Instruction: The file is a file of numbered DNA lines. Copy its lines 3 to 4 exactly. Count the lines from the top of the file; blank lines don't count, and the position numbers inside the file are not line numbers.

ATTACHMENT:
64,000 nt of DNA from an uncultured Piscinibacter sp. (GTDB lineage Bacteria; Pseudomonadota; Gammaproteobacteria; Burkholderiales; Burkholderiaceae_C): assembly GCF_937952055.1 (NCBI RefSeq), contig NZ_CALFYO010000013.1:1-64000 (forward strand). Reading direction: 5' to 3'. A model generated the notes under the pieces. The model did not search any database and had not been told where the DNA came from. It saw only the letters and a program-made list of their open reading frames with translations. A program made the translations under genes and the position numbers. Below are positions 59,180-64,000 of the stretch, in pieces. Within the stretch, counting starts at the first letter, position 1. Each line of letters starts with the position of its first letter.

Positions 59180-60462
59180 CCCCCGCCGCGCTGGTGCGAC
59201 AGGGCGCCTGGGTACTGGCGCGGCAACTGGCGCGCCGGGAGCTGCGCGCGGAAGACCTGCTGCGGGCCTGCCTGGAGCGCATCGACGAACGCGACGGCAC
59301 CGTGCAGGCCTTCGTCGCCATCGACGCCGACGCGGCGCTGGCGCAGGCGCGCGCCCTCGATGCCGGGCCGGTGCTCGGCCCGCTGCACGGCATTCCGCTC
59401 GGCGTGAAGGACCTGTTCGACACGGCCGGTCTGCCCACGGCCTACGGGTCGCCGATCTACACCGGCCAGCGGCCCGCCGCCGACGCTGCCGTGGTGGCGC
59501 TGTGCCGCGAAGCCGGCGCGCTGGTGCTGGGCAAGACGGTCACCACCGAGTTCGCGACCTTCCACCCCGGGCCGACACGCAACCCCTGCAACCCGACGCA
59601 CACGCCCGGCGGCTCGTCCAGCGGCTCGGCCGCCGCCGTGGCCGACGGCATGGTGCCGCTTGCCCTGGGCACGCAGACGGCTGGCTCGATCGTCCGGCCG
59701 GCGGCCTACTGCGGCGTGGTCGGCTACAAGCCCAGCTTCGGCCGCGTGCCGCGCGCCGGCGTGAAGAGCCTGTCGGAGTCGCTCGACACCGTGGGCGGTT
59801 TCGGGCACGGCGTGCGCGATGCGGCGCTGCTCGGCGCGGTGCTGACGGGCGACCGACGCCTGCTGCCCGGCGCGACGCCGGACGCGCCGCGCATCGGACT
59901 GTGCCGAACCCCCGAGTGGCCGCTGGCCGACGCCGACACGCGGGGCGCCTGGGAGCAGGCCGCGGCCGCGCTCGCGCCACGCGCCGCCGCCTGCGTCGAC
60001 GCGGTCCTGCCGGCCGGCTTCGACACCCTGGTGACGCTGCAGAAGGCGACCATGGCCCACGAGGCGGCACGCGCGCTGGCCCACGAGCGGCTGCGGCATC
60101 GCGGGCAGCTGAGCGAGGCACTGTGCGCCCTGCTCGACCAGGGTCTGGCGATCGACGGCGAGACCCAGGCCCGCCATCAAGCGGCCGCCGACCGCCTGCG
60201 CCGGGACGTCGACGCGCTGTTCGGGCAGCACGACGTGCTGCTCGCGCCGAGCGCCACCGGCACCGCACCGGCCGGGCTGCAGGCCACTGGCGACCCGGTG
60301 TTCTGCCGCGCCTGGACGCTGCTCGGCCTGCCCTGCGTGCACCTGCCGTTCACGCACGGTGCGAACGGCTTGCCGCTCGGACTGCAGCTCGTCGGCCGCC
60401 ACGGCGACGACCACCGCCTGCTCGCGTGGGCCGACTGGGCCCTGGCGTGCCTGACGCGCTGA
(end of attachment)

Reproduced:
59180 CCCCCGCCGCGCTGGTGCGAC
59201 AGGGCGCCTGGGTACTGGCGCGGCAACTGGCGCGCCGGGAGCTGCGCGCGGAAGACCTGCTGCGGGCCTGCCTGGAGCGCATCGACGAACGCGACGGCAC